November 26, 2012 / 8:52 PM / 7 years ago

UPDATE 2-High demand means world needs all of Canada's oil -IEA

* IEA says despite rising output, US still needs Canada oil

* Canada should focus on boosting exports to Asia, IEA says

By David Ljunggren

OTTAWA, Nov 26 (Reuters) - Global demand for crude is growing so strongly that the world needs “every single drop of Canadian oil,” the International Energy Agency’s chief economist said on Monday, playing down fears that growing U.S. production could hit Canadian exports.

Fatih Birol said that even if U.S. output rises as much as the agency expects, the country would still need to import four million barrels a day and that Canada is an obvious supplier.

In its annual forecast this month, the IEA said the United States could come close to energy self-sufficiency by 2035, largely because of the boom in development of unconventional light oil resources.

Canada is the single largest supplier of energy to the United States, sending around 2 million barrels a day to its southern neighbor.

Much of the Canadian crude comes from Alberta’s oil-rich tar sands, where operating costs are higher than in regular fields, and the IEA’s forecast prompted fears that the biggest export market for the oil sands could shrink.  But Birol, asked about potential risks for the oil sands if U.S. output rose, said he did not see any.

“I don’t think so... Oil demand is growing so strongly worldwide that I think the world needs every single drop of Canadian oil,” he told reporters after giving a presentation in Ottawa on the annual IEA forecast.

“The U.S. will still need to import about 4 million barrels per day of oil, and this oil will have to come from somewhere, and I believe Canada will be a primary destination (for supplies) to the United States.”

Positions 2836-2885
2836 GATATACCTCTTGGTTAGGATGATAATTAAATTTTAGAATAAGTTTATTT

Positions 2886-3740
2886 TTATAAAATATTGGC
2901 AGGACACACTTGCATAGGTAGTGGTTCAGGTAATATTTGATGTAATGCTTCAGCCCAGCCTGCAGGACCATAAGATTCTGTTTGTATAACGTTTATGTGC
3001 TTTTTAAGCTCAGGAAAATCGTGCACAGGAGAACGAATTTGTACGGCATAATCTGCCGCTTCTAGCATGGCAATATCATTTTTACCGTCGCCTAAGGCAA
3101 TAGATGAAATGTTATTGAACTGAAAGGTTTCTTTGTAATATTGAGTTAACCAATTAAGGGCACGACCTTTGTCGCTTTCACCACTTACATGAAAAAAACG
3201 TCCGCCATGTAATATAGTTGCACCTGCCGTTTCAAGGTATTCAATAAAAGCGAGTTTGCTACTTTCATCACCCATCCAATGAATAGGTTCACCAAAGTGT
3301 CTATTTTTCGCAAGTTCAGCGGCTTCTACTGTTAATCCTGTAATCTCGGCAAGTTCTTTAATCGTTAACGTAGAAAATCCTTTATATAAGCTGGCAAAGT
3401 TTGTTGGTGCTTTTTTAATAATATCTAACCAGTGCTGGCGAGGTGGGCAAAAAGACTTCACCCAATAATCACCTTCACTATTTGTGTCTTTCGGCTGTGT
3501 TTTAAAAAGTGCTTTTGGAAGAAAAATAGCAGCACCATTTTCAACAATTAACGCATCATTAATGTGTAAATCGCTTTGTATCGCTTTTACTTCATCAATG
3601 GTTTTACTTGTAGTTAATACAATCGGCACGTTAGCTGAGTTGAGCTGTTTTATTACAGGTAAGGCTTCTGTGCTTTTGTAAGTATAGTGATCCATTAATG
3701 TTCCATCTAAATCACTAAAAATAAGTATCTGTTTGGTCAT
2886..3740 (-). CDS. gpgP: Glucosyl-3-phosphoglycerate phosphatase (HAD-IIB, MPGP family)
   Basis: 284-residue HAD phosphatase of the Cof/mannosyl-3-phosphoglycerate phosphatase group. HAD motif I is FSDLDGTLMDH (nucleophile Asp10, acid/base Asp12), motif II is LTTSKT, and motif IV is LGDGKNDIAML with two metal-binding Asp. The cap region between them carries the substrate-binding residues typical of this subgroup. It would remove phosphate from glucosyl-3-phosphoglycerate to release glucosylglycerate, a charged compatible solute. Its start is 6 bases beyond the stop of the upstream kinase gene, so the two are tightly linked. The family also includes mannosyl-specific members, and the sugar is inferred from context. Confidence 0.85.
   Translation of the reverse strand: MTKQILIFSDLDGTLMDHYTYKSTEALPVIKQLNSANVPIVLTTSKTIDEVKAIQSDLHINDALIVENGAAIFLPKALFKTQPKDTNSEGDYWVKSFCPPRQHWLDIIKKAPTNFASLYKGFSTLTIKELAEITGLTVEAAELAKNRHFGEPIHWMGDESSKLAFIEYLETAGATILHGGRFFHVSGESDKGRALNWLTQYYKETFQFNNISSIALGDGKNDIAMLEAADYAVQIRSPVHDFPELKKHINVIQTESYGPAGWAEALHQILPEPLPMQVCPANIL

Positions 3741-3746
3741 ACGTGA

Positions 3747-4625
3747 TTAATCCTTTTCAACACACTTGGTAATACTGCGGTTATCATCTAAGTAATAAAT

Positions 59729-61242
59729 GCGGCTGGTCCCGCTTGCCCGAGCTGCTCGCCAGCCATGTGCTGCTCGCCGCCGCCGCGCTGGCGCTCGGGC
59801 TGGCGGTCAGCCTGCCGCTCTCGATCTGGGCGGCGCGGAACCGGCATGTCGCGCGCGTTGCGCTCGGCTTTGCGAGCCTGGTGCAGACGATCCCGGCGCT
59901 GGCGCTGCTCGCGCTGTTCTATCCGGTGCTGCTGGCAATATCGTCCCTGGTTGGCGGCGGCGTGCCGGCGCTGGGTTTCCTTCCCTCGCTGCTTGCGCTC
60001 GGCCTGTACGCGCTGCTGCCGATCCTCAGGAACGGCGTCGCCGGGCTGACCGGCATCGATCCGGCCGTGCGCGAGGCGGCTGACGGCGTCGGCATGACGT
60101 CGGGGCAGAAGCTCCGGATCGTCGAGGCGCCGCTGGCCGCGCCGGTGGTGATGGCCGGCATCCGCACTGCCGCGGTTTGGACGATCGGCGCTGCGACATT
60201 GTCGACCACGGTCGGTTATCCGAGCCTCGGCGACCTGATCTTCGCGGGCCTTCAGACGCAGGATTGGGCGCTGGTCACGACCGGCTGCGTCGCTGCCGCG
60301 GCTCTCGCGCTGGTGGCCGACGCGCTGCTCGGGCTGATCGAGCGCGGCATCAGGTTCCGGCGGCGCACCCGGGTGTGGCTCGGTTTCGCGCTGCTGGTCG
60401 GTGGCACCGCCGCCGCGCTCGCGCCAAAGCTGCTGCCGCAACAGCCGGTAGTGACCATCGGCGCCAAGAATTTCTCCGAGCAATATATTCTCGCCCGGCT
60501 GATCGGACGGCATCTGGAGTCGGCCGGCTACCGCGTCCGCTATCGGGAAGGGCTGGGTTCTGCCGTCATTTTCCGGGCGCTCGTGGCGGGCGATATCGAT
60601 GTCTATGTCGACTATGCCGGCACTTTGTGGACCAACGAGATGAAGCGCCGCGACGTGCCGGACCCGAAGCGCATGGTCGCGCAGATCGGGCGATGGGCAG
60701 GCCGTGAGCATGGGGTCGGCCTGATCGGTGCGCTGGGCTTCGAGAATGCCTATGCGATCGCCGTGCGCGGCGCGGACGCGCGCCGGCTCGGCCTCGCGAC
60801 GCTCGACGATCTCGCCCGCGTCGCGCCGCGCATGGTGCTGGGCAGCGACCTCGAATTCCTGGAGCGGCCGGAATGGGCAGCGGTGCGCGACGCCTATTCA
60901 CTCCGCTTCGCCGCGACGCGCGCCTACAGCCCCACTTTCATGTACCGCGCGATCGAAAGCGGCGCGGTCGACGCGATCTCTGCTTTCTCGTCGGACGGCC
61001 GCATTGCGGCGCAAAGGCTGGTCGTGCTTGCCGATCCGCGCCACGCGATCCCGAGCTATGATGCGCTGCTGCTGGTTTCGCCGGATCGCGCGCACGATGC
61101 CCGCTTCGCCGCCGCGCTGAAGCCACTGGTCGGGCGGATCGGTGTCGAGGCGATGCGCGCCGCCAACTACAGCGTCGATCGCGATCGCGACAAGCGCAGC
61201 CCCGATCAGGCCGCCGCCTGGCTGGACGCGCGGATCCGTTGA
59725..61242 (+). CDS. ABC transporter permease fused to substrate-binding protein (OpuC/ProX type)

In its forecast, the IEA said oil sands output was expected to nearly triple to 4.3 million barrels a day by 2035, assuming environmental concerns about development can be addressed.

U.S. President Barack Obama said in January he would postpone a decision until 2013 on whether to approve a plan by TransCanada Corp to build a pipeline from the tar sands to the Gulf of Mexico. Green groups strongly oppose the project.

Birol also said Canada should keep pursuing Asia as the next major market for its growing supplies of oil sands-derived crude. Canada’s Conservative government is trying to boost the country’s current negligible oil shipments to China, in part by making it easier for pipelines to be built to Pacific ports.

Proposals to get oil sands crude to the West Coast, led by Enbridge Inc’s C$6 billion ($6.1 billion) Northern Gateway pipeline, face opposition from environmentalists and some native groups, which warn of risks of oil spills on land and in coastal waters.

Birol declined to comment specifically on the Northern Gateway case but added: “Looking at it only from an economic perspective, it makes perfect sense to me that Canada exports its oil and gas to Asia... But of course this has to be done in a sustainable manner.”

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